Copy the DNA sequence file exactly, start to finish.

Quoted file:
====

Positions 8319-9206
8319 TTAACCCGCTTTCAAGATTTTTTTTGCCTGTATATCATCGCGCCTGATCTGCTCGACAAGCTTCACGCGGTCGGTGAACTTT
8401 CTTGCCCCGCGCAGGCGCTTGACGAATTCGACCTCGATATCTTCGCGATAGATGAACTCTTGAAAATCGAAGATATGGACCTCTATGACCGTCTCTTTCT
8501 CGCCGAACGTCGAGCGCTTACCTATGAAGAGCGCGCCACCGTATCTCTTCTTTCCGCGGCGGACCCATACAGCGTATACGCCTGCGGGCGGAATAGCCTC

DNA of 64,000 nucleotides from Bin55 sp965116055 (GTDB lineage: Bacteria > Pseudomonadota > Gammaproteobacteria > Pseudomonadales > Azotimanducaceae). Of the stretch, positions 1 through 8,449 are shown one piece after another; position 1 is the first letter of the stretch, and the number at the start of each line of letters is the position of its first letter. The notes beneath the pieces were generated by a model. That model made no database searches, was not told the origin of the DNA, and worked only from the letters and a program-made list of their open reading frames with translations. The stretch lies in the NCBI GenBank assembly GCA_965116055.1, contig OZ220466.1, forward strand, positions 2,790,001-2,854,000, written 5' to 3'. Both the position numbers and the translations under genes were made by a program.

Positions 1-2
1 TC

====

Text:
Positions 8319-9206
8319 TTAACCCGCTTTCAAGATTTTTTTTGCCTGTATATCATCGCGCCTGATCTGCTCGACAAGCTTCACGCGGTCGGTGAACTTT
8401 CTTGCCCCGCGCAGGCGCTTGACGAATTCGACCTCGATATCTTCGCGATAGATGAACTCTTGAAAATCGAAGATATGGACCTCTATGACCGTCTCTTTCT
8501 CGCCGAACGTCGAGCGCTTACCTATGAAGAGCGCGCCACCGTATCTCTTCTTTCCGCGGCGGACCCATACAGCGTATACGCCTGCGGGCGGAATAGCCTC

DNA of 64,000 nucleotides from Bin55 sp965116055 (GTDB lineage: Bacteria > Pseudomonadota > Gammaproteobacteria > Pseudomonadales > Azotimanducaceae). Of the stretch, positions 1 through 8,449 are shown one piece after another; position 1 is the first letter of the stretch, and the number at the start of each line of letters is the position of its first letter. The notes beneath the pieces were generated by a model. That model made no database searches, was not told the origin of the DNA, and worked only from the letters and a program-made list of their open reading frames with translations. The stretch lies in the NCBI GenBank assembly GCA_965116055.1, contig OZ220466.1, forward strand, positions 2,790,001-2,854,000, written 5' to 3'. Both the position numbers and the translations under genes were made by a program.

Positions 1-2
1 TC